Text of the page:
The National Basketball Players’ Association (NBPA) is notably at the forefront of PA-driven fan engagement, with the goal of linking players with the fan more directly. Technology and the ongoing pandemic offered the NBPA an opportunity to connect its players to the fans on a ‘personal level’ through the use of the CoStar platform, a partnership which was officialised in early May 2020.
In conclusion, we judge that a PA for Canadian soccer is good. Although we understand the league’s careful approach – motivated by its need to ensure a sustainable future – it’s clear that PFACan is here to stay, and offers a clear opportunity for the Canadian soccer industry to engage in meaningful discussions with its players. The Atléti factor could also be positive for the CanPL, as the club – and its Mexican cousin – dealt with unions in the past, and it could bring its experience to the CanPL, in order to engage in this well-needed meaningful discussion. It is also our opinion that PFACan could reinvent the way PAs engage the fans, without taking too much from the league.
Si vous avez manqué la nouvelle, il y a maintenant une association des joueurs (AJ) pour le football/soccer canadien. Les partisans d’Ottawa sont familiers avec cette réalité, ayant vécu l’arrivée difficile de la USLPA l’an dernier. Nous savons très bien que la route sera difficile pour le syndicat dans ses relations avec la PLCan.
L’Association des footballeurs professionnels – Canada (PFACan, traduction libre) a été officialisée en février dernier. C’est le premier syndicat pour les joueurs élites masculins et féminins au pays, bien que son focus reste présentement sur la représentation des joueurs en PLCan présentement. C’est un développement qui était attendu, bien que la PFACan ait accéléré ses plans en raison de la pandémie, et l’annonce par la PLCan du report des salaires, tel qu’il fut rapporté par JJ Adams de The Province.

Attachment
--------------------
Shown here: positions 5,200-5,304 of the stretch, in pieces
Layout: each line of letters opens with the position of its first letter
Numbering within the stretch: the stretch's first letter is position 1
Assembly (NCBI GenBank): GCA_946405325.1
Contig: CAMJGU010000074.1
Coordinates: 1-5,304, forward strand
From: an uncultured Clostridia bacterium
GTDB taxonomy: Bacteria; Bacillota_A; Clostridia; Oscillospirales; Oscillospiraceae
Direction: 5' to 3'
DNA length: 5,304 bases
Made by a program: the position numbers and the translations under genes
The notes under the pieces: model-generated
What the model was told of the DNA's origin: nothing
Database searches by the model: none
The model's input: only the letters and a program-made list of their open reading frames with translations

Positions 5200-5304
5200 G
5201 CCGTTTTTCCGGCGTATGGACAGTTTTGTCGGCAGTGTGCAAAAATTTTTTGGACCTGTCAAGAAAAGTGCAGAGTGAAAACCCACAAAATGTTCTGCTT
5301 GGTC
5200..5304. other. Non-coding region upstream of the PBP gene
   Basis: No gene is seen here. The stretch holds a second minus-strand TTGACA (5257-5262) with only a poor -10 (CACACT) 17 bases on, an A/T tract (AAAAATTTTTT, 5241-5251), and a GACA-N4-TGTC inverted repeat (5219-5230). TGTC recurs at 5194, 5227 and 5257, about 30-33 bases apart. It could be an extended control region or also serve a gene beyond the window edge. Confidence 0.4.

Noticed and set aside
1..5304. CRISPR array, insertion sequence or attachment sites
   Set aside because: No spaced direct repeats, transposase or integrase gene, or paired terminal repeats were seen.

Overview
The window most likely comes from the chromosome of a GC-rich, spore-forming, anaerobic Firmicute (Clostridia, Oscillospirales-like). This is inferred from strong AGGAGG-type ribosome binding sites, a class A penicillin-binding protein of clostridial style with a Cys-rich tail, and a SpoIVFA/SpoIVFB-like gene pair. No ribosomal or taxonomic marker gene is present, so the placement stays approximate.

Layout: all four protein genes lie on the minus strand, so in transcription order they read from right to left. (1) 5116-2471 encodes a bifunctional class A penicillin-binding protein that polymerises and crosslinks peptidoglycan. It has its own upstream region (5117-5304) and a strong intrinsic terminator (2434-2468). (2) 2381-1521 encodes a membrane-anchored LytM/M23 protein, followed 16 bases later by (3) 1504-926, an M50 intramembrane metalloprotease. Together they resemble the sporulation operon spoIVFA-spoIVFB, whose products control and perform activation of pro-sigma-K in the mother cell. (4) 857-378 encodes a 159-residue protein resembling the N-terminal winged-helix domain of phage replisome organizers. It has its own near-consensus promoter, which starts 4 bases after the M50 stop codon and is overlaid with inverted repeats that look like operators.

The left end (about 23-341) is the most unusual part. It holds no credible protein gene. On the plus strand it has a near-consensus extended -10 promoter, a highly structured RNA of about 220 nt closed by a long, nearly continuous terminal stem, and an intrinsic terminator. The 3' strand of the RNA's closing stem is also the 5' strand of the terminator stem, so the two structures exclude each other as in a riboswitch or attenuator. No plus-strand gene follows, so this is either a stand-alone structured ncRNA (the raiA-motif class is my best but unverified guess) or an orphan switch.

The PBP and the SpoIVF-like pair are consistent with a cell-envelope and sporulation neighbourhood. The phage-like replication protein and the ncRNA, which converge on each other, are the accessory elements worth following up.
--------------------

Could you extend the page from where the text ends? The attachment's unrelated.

L’importance des associations de joueurs dans le sport professionnel
Les syndicats/associations de joueurs (AJ) sont importantes. La plupart des ligues professionnelles sur le globe ont une AJ. En Amérique du nord, nous sommes évidemment familiers avec l’AJLNH, la NBPA, la NFLPA, la MLBPA, la CFLPA et la MLSPA. Il va sans dire que toutes les AJ ci-haut ont été impliquées dans le retour au jeu dans les conditions de la pandémie.
Dans le monde du soccer, il y a également plusieurs AJ, qui collaborent ensemble sous l’égide de la FIFPRO, elle-même étant constituée de 65 AJ membres sur tous les continents. Par exemple, la MLSPA est un membre de FIFPRO, tout comme la Professional Footballers’Association anglaise (l’ancêtre des AJ, fondée en 1907), l’Union nationale des footballeurs professionnels française, l’Asociación de Futbolistas Espanoles d’Espagne et bien d’autres. Nous n’avons aucun doute qu’éventuellement, la PFACan deviendra membre de FIFPRO (la PFACan recevrait du soutien de FIFPRO, selon certains rapports).